Friday, September 9, 2011

THE MAN BORN BLIND

THE MAN BORN BLIND
John 9: 1-41 
Recently I had a  talk with my writer friend Terry. Terry is wise, funny and profoundly insightful. I'm grateful to and for her.

At one point I was saying, sort of tearfully, "I just want to give glory to God!" 

And Terry was like, "Well you already are. Plus does God need any more glory?  He already HAS all glory, doesn’t he?"  

I started laughing so hard I had to sit down on the threadbare green velvet chair. Right away I saw there was something very deep here about the movement from striving to surrendering; from thinking I need to earn to realizing I get to receive.

I thought of the parable of the blind man, John 9:1-41: 

1 As he went along, he saw a man blind from birth. 2 His disciples asked him, “Rabbi, who sinned, this man or his parents, that he was born blind?”   3 “Neither this man nor his parents sinned,” said Jesus, “but this happened so that the works of God might be displayed in him. [emphasis mine]

Later in the same passage, at John 9: 24:
"A second time [the Pharisees] summoned the man who had been blind. “Give glory to God by telling the truth,” they said. “We know this man [Christ] is a sinner.”

In other words, the Pharisees are the ones with the notion of giving glory to God instead of having the glory revealed in them. By telling their version of the truth, which is based upon and motivated by hatred, enforcement, and rejoicing in the wrongdoing of the other.

DETAIL, BRONZE DOORS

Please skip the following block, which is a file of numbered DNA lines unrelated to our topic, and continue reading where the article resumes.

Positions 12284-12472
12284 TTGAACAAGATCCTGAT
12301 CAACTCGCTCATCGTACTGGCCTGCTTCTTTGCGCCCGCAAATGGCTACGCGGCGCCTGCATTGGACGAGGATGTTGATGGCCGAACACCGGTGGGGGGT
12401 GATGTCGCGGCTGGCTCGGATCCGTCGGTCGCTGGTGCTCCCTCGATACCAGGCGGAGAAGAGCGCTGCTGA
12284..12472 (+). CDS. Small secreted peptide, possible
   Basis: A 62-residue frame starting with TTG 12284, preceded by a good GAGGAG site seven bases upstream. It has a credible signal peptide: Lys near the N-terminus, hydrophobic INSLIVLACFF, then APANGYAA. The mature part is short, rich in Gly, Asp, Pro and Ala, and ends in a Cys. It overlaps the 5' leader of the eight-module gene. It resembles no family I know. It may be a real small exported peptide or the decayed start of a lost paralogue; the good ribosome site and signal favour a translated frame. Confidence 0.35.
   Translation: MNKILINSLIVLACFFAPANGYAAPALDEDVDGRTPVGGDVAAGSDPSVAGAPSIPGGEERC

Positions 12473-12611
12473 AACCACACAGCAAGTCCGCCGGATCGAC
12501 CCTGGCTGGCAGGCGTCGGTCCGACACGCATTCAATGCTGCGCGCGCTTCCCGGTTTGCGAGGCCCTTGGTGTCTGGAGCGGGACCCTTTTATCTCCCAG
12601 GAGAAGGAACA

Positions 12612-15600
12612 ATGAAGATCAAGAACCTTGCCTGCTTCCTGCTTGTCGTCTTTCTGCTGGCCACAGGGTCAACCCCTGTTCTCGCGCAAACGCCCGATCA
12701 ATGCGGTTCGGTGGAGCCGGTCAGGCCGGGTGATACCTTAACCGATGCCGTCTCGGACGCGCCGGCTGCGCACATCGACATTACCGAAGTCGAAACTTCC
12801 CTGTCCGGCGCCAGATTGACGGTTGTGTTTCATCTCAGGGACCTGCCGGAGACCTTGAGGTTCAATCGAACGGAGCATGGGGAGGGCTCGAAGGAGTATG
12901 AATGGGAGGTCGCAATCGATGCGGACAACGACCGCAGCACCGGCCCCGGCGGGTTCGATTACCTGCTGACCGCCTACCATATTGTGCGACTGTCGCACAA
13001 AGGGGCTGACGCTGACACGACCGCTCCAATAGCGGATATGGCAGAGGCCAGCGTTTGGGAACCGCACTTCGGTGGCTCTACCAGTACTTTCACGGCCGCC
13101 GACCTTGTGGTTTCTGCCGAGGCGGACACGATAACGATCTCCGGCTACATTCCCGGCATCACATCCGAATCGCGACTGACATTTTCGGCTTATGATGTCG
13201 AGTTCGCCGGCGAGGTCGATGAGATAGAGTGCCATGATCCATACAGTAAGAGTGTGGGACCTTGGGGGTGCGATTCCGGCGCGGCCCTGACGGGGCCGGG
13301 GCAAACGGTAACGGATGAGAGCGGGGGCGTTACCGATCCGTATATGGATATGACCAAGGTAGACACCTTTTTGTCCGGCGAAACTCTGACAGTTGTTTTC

ST. JAMES CATHEDRAL, SEATTLE

The point being: Calm down. Regard the lilies of the field. God is in charge, not me.

Or as Christ said to another blind man: "Go thy way, thy faith hath made thee whole" [Mark 10:52].

LILIES OF THE FIELD
Sidney Poitier, Lilia Skala
dir. Ralph Nelson, 1963

5 comments:

  1. What I love about the story of the man born blind is the way it opposes human thinking and divine thinking. The disciples assumed that the blind man's suffering was the result of sin. They were looking for someone to blame. But Jesus says quite clearly that sin was not the cause of his suffering. His blindness was not rooted in his past but in his future. The work of God was going to be displayed in him. What a wonderful way to approach the problem of pain! Instead of looking for someone to blame, we get to look for God's glory. Our present is determined not by our past but by our future. See also Walking Backwards.

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  2. How different life could be for me (how differently I could experience life) IF I could walk each moment surrendering to the Truth that God was IN FACT displaying himself in me. But whoa, how close pride lurks, imagining it IS me, not His glory. Thank you Heather for this rich word today.

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  3. I could have used these words about a week ago, although I'm so stubborn I probably wouldn't have listened to their wisdom. So, I followed my own way to your same conclusion...if you care to see what I mean you can check out these two posts:

    http://annebender.blogspot.com/2011/09/erase-me-lord.html

    http://annebender.blogspot.com/2011/09/chaliced.html

    Thanks for your great blog! I can't wait to read your new book!

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  4. Enjoyed "Walking Backwards," Chip--good stuff! Thanks as well, Carie, and yes, the pride creeps in even when our motives are basically, or start out, pure...I want to be the one who spreads the word. I want to be the one who most enthusiastically SHARES MY JOY!

    Anne, good to know of you and your blog and thanks for the links: "What happens at night when the house is quiet and all of the internet chatter is silenced?" That's what we all get to ask ourselves and not just at night, but all throughout the day...

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  5. Great post, and I got a lot out of it. Thank you.

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